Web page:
New Working Papers

"The Design of Optimal Collateralized Contracts," with D. Cao, April, 2016. 

This paper examines the nature  of collateral in a two-period contracting problem. A risk averse borrower contracts to obtain a loan under asymmetric information. The borrower values a capital good and a  composite non-capital good. He privately observes an income shock in the composite good in the second period. There is full commitment and no frictions other than asymmetric information. Very generally, collateralization of both goods emerges endogenously in the optimal contract, whereas it does not under full information.   

In the optimal contract, the capital good is distorted toward over-consumption in the initial loan period and under-consumption in the repayment period. The contract is strictly separating for high income types, but requires forfeiture of assets and possibly pooling at the bottom. The relation between forfeiture and contractual distortion is summarized by a simple formula showing that higher distortions are associated with larger increases, or smaller decreases, in forfeited collateral.  The formula shows that forfeiture is strictly decreasing in income at both tails of the income distribution, and collateral forfeited by low income types exceeds that of high income. 

We obtain a closed form solution in a parameterized model. There, forfeited collateral is globally decreasing in income. Pooling occurs at low income levels when the borrower's initial assets are low enough. We give a straightforward algorithm for computing optimal contracts.   

"Do Actions Speak Louder Than Words? Auditing, Disclosure, and Verification in Organizations" with L. Anderlini and D. Gerardi, revised February 2016.

AbstractWe study the relative performance of disclosure and auditing in organizations. We consider the information transmission problem between two decision makers who take actions  in sequence at two decision dates. The first decision maker has private information about a state of nature that is relevant for both decisions, and sends a  message to the second. The second decision maker can commit to exclusively observe the disclosed message, or can retain the option to observe the action of the first decision maker (auditing) or, at some cost, to verify the state. In equilibrium, state verification will never occur and the second decision maker effectively chooses between auditing and disclosure. 

When the misalignment in preferences reflects an agency bias - a bias in a decision maker's own action relative to that of the other - then the second decision maker chooses to audit in equilibrium. Actions speak louder than words in this case.  When the misalignment in preferences reflects an ideological  bias - one decision maker prefers all actions to be biased relative to the other decision maker - then, for a large enough misalignment,  the second decision maker chooses disclosure in equilibrium. In this case words speak louder than actions.  Our results indicate that the ability to commit to forego the  audit has value in the latter case.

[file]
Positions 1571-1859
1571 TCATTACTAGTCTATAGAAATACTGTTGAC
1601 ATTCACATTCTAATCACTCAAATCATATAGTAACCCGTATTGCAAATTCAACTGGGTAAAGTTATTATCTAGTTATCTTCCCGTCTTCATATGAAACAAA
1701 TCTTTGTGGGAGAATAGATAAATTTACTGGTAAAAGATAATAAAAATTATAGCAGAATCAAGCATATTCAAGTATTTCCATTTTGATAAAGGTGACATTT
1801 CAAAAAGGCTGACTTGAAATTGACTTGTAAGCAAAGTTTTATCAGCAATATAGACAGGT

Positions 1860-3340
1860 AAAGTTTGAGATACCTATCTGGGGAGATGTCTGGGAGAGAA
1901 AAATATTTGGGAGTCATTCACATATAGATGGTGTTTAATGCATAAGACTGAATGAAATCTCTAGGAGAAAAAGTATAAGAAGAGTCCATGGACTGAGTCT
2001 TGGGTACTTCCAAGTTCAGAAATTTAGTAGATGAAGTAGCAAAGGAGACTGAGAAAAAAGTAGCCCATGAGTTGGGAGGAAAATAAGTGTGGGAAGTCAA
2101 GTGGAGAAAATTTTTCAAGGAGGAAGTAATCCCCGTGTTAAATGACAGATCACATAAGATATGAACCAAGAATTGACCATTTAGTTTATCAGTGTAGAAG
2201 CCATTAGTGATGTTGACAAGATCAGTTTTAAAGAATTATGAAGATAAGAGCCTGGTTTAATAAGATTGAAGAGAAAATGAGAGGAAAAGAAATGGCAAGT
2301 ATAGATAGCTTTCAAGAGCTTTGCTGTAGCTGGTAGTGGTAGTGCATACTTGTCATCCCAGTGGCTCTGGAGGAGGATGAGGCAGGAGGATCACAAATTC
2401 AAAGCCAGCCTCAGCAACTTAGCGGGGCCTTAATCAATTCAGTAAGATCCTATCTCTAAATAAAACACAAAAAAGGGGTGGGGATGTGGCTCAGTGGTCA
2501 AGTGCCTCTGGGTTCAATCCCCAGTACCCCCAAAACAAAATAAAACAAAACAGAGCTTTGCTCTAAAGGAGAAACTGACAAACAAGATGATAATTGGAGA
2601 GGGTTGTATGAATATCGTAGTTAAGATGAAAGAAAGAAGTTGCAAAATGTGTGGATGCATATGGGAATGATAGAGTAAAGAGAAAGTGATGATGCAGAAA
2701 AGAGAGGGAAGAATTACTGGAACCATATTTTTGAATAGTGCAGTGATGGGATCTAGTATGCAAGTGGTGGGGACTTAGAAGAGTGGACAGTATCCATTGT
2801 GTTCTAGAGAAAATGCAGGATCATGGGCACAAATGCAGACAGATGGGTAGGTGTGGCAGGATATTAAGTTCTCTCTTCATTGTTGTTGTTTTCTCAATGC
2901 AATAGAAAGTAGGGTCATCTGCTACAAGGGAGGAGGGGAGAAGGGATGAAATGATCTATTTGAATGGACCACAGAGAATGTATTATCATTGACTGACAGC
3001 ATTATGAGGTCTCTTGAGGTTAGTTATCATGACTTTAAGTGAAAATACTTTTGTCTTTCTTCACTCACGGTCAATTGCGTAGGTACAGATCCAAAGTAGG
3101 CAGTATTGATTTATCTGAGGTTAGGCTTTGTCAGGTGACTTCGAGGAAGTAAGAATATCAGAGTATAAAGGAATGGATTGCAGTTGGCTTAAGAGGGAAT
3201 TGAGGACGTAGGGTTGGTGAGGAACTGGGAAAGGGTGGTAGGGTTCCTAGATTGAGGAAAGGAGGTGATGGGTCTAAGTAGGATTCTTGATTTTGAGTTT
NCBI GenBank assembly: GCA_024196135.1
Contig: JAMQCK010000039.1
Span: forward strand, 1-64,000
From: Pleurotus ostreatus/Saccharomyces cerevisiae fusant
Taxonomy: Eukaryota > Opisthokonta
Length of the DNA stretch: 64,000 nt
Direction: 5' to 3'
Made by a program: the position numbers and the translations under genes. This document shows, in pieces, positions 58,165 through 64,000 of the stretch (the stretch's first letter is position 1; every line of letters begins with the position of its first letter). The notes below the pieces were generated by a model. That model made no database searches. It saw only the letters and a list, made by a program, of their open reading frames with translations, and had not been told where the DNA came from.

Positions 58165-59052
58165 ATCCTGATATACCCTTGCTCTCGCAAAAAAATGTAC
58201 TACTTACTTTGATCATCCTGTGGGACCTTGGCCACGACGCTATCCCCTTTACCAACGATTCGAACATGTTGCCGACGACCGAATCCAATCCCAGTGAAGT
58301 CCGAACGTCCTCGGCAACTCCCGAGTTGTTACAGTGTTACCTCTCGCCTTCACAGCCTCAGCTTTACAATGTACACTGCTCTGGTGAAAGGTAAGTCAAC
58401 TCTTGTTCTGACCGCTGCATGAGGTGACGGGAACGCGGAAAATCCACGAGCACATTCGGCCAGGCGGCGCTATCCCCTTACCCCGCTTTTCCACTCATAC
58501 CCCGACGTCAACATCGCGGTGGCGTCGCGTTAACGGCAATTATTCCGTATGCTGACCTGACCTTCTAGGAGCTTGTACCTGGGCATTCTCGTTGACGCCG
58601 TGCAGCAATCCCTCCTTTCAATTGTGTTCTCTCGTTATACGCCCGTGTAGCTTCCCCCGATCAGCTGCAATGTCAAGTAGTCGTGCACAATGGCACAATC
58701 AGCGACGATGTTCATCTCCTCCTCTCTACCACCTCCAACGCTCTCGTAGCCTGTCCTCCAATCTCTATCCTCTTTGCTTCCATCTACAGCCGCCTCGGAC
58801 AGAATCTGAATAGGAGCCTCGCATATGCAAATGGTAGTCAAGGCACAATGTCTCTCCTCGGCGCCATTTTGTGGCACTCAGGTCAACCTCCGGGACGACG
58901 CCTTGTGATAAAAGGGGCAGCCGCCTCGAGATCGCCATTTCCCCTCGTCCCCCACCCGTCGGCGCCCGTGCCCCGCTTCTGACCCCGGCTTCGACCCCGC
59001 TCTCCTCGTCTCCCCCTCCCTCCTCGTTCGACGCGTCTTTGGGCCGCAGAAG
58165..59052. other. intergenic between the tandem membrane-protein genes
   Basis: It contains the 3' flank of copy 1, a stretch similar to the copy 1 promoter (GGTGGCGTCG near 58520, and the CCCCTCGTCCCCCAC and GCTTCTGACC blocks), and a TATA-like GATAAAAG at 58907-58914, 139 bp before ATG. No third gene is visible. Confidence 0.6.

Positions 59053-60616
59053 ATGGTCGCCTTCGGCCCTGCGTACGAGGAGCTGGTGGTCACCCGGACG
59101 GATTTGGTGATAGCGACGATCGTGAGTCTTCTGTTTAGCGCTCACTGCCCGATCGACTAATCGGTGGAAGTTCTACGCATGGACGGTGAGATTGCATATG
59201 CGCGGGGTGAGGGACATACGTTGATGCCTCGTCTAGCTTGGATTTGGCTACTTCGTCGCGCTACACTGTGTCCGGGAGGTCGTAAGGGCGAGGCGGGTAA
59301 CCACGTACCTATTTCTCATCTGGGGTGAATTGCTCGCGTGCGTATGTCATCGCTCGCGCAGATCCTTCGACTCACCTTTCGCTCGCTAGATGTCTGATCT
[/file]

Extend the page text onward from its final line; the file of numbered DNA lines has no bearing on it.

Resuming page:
"Tipping Points and Business-as-Usual in a Global Carbon Commons,"  with R. Harrison,  January, 2016.  

AbstractThis paper studies climate tipping in a dynamic strategic model of carbon consumption among nations. Each period, countries extract carbon from the global   ecosystem. A country's output depends both of its carbon usage and on "stored carbon" in the ecosystem. Its desired mix of extracted versus stored carbon is determined by its  output  elasticity with respect to carbon input. These elasticities vary across countries and evolve stochastically over time.  

We  analyze the countries'  strategic  incentives in the absence of an effective international agreement. We characterize Business-as-usual (BAU) equilibria:   continuous Markov Perfect equilibria in carbon extraction profiles. Under non-concave carbon dynamics, BAU equilibrium extraction profiles may deplete the carbon stock to the point that the global commons spirals downward toward a steady state of marginal sustainability. These thresholds, or tipping points, emerge endogenously in a BAU equilibrium. If the profiles of carbon factor elasticities become large enough, a tipping point is shown to be breached.  We find that countries will, in fact, accelerate their rates of carbon usage the closer they are to tipping. Even so, there remains a time span (a "negotiation  window") in which a collapse may be averted if the countries agree to implement the socially efficient profile of carbon usage.  


Recent Publications

 "Dynamic Mechanism Design for a Global Commons," with R. Harrison, forthcoming in International Economic Review (2016).  

   "Revealed Political Power," with J. Bai, International Economic Review, 54: 1085–1115 (2013).

   "Communication and Learning," with L. Anderlini and D. Gerardi, Review of Economic Studies, 79(2): 419-450 (2012).

   "On the Faustian Dynamics of Policy and Political Power, with J. Bai, Review of Economic Studies, 78: 17-48 (2011).

   "Social Memory, Evidence, and Conflict," with L. Anderlini and D. Gerardi, Review of Economic Dynamics, 13: 559-574 (2010).

   "Markov Perfect Equilibria in Repeated Asynchronous Choice Games" with H. Haller, Journal of Mathematical Economics, 46: 1103-1114 (2010).

   "The Dynamic Stability and Reform of Political Institutions , Games and Economic Behavior, 67: 569-583 (2009).